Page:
Strong words from The Economist’s Democracy in America blog:
A HUNDRED years from now, looking back, the only question that will appear important about the historical moment in which we now live is the question of whether or not we did anything to arrest climate change. Everything elseâ€”the financial crisis, the life or death of the euro, authoritarianism or democracy in China and Russia, the Great Stagnation or the innovation renaissance, democratisation and/or political Islam in the Arab world, Newt or Mitt or another four years of Barackâ€”all this will fade into insignificance beside the question of whether we managed to do anything about human industrial civilisation changing the climate of Planet Earth. It’s extremely hard to focus on this, because environmentalism goes in and out of political fashion depending on the economy, war, and so forth. But from the perspective of our great-grandchildren, the only thing that’s going to seem important is whether we burned all the fossil fuel on the planet and sent global temperatures up by at least 4 degrees Celsius in the next century, or whether we took collective action, shifted our energy sources, and held the global temperature rise to 2 degrees or less.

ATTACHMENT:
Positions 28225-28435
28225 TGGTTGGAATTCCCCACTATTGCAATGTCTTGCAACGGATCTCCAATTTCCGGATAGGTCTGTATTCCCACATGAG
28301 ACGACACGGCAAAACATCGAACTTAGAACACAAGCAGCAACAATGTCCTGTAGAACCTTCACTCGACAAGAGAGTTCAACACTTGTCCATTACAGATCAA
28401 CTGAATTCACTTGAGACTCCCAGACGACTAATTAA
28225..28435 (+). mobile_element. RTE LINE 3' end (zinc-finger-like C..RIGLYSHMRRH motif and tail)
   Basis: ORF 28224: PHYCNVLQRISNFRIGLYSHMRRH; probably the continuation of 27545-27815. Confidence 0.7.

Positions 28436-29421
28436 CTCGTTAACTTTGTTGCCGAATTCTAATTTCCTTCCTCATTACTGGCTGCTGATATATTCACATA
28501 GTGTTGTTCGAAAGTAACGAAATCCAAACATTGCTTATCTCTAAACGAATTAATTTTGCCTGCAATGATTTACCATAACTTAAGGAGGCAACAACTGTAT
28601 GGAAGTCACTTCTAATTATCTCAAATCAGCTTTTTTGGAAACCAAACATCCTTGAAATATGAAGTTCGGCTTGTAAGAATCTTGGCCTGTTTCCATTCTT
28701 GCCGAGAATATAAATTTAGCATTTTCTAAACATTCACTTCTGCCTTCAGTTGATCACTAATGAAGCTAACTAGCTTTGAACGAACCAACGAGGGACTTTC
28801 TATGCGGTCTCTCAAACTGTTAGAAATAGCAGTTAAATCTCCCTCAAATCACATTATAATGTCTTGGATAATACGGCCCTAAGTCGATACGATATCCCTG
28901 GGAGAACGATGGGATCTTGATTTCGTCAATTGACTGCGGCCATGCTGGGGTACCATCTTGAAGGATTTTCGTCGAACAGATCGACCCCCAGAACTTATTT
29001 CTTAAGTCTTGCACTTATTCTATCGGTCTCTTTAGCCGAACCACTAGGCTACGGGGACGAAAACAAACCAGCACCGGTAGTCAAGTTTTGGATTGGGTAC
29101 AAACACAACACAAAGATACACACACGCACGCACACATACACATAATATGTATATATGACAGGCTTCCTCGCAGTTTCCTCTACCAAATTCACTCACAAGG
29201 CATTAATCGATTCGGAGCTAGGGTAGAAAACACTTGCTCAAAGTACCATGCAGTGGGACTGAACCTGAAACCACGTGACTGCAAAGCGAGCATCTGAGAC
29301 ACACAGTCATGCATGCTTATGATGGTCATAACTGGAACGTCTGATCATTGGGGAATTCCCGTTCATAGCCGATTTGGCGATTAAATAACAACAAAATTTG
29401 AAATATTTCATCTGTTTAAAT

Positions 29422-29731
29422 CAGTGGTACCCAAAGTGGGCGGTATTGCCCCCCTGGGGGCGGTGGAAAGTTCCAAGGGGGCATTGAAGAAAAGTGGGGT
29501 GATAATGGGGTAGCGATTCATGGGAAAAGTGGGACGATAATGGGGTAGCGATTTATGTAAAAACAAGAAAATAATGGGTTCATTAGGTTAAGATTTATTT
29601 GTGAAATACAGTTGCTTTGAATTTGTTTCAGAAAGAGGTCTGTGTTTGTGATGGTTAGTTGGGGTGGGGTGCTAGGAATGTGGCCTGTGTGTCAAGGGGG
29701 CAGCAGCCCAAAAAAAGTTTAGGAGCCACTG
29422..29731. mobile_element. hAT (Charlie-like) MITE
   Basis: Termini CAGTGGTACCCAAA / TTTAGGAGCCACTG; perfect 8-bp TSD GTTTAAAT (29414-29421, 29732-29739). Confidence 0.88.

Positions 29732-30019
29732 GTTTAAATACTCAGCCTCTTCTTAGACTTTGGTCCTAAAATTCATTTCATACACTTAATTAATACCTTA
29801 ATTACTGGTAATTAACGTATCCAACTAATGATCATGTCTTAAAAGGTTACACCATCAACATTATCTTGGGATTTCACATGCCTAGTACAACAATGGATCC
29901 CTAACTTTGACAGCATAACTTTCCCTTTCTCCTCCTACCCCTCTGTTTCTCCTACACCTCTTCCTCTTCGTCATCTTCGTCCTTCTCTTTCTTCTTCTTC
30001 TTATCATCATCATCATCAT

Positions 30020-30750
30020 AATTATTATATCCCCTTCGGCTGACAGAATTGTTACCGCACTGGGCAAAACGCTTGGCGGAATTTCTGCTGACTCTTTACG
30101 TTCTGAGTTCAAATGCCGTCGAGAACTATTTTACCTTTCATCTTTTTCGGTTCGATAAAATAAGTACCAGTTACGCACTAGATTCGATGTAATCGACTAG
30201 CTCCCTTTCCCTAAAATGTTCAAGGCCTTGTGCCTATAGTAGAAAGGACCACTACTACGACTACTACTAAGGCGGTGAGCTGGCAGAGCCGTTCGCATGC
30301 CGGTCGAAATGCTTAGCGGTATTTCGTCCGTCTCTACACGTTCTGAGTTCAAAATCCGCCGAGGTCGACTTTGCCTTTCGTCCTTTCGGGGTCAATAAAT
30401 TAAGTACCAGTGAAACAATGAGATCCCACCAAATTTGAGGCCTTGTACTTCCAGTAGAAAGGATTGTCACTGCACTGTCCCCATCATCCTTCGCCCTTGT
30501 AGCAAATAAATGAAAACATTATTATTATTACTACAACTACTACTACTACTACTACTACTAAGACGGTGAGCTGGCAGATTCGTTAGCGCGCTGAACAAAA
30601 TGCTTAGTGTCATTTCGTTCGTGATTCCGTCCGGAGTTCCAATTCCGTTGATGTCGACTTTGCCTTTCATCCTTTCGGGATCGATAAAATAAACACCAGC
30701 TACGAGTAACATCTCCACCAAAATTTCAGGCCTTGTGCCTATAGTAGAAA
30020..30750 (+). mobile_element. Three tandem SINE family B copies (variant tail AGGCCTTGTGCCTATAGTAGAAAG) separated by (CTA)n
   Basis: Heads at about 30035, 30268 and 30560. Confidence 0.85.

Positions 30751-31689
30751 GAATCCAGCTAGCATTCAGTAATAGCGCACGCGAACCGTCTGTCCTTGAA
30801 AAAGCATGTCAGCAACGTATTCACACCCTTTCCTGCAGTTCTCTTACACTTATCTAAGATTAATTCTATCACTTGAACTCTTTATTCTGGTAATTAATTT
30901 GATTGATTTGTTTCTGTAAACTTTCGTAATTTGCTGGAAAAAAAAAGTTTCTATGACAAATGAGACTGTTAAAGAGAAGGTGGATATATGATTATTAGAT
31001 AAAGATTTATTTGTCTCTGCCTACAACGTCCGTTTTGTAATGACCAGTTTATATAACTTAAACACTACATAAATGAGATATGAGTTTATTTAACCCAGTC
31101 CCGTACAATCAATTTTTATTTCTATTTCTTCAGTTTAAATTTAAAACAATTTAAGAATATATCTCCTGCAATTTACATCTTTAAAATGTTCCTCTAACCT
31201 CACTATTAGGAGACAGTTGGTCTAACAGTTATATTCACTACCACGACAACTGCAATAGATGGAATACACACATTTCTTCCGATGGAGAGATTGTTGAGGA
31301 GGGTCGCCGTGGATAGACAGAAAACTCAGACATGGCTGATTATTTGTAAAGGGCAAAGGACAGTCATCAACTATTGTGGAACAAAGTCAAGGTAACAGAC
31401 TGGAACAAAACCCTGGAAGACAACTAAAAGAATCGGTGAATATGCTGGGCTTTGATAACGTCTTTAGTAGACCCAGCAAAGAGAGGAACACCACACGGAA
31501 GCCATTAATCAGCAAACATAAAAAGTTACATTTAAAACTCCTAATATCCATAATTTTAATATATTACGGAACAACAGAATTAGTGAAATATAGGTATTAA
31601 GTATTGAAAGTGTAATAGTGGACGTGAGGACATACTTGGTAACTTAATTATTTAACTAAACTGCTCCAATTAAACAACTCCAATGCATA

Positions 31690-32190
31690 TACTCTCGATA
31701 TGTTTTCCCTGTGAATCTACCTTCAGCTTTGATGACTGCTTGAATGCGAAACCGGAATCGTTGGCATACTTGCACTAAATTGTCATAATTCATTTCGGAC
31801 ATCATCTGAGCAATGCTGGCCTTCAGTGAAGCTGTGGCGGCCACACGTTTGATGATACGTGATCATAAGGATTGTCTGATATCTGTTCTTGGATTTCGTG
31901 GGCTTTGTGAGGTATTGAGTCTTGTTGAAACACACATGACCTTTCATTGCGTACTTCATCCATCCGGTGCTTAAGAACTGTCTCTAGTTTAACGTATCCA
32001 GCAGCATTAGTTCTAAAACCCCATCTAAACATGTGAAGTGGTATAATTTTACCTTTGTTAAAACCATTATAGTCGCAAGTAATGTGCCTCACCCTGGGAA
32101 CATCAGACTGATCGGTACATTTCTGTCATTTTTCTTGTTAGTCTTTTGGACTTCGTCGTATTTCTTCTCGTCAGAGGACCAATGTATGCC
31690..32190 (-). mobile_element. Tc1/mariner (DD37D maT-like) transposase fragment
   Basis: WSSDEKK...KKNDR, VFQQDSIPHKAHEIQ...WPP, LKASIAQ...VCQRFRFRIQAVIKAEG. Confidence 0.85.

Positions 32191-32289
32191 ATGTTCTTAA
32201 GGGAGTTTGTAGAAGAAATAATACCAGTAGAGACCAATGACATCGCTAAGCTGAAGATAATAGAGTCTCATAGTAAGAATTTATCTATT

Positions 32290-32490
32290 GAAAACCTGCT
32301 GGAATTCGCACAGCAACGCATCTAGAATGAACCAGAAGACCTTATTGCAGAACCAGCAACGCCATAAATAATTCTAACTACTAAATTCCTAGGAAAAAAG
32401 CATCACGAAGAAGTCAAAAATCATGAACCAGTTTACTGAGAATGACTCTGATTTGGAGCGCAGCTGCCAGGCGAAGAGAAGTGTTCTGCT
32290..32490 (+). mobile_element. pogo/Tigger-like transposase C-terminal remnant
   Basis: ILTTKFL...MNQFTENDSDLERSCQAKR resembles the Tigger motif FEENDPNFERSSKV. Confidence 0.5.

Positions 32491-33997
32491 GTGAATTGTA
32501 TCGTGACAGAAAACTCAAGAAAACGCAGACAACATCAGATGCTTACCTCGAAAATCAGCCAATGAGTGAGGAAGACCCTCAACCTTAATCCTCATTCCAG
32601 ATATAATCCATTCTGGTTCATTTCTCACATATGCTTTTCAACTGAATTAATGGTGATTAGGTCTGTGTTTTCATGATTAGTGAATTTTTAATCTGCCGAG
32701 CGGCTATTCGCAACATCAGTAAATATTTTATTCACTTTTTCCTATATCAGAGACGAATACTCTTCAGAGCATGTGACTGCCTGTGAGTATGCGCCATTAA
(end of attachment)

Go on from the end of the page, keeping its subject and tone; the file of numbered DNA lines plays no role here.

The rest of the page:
Joseph Romm has made a similar point before.
The blog post goes on to say:
Maybe a hundred years down the line, nobody will look back at climate change as the most important issue of the early 21st century, because the damage will have been done, and the idea that it might have been prevented will seem absurd. Maybe the idea that Mali and Burkina Faso were once inhabited countries rather than empty deserts will seem queer, and the immiseration of huge numbers of stateless refugees thronging against the borders of the rich northern countries will be taken for granted. The absence of the polar ice cap and the submersion of Venice will have been normalised; nobody will think of these as live issues, no one will spend their time reproaching their forefathers, there’ll be no moral dimension at all. We will have wrecked the planet, but our great-grandchildren won’t care much, because they’ll have been born into a planet already wrecked.
The question of how climate change will be viewed in retrospect is a tricky one. There are things about it that will be unknowable. If we do end up mitigating strongly, we will never know for sure if things would have been OK without all that action. Similarly, if we ignore the problem and things become terrible, we will never know for sure whether we could have succeeded in stopping it.